In a national referendum, Switzerland has overwhelmingly voted to approve stricter gun control measures and bring them closer in line with European Union rules toughened following a number of terrorist incidents across Europe.
Residents of Italian-speaking Ticino canton were the only ones to reject the stricter rules on handling firearms after 63.7 percent of the country voted to amend the nation’s relatively liberal gun policies, which in the past somewhat mirrored gun laws in the United States.
Switzerland, whose population owns roughly 42 guns per 100 residents, allows adults to purchase semi-automatic rifles and hollow-point ammunition for hunting through easily obtainable weapon acquisition permit, but requires special permits to buy automatic weapons, suppressors and laser sights.
Following Sunday’s referendum, which witnessed 43.9 percent turnout, ownership of semi-automatic weapons will now require mandatory regular firearm training and serial numbering of gun parts to track them. Weapons will now also have to be registered.
Over 875,000 weapons were registered in Switzerland by August 2017 to 279,000 owners, while it is believed that civilians are in possession of between 2,3 million and 3,4 million firearms. Despite such a massive presence of firearms in a country of just under 9 million people, the gun homicide rate in Switzerland stands very low with 0.5 cases per 100,000 people.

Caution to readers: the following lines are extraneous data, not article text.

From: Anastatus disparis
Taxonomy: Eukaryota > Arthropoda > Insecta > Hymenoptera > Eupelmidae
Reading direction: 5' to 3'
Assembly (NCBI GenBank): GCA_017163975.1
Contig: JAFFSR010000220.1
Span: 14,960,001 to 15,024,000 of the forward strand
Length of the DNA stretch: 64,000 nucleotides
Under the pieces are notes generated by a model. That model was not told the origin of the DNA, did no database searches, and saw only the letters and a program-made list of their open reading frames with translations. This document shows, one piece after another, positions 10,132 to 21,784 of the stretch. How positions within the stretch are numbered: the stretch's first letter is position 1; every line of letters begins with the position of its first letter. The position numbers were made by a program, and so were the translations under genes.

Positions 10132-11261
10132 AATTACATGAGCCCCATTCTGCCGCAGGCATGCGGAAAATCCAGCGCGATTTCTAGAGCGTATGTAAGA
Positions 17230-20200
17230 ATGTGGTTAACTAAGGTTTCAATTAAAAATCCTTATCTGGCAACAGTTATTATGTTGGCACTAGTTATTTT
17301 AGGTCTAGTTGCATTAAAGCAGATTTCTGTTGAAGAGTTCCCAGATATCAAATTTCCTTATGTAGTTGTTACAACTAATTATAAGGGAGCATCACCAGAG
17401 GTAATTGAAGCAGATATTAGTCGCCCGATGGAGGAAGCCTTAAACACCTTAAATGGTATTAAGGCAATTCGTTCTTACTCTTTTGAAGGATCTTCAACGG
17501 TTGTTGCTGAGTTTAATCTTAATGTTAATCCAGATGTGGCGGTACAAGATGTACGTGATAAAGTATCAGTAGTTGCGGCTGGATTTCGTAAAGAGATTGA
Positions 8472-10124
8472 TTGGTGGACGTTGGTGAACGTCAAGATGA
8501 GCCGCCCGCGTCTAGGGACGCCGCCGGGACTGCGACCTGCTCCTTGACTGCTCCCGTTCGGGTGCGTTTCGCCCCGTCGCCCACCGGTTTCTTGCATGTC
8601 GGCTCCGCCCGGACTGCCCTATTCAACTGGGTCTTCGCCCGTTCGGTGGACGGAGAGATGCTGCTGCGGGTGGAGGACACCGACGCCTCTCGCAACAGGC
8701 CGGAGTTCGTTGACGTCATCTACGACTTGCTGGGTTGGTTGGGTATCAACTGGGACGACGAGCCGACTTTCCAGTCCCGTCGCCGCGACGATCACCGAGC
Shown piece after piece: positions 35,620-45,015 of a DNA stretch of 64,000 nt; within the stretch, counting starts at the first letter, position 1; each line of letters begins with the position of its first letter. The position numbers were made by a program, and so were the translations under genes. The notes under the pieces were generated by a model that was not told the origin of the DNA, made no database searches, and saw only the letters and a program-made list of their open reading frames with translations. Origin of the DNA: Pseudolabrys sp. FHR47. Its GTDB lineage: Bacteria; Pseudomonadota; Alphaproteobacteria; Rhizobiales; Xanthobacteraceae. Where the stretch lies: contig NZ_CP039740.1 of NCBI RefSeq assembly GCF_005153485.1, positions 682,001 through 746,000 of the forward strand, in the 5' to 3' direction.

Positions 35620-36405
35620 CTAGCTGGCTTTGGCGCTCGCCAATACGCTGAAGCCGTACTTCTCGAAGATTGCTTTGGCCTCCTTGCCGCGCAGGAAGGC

Despite such an exemplary gun heritage, Switzerland, which is not part of the EU but part of the Schengen visa-free travel zone security agreement, was urged by EU to tighten its laws in line with rules adopted by the bloc following the 2015 Paris terror attacks.
Prior to the referendum, the Swiss government warned voters that a rejection of this new legislation could result in the exclusion of the country from the Schengen zone. Opponents slammed the government’s drive for stricter gun controls arguing that “EU-dictated” measures amount to “disarming” Switzerland through “useless, dangerous, un-Swiss” requirements.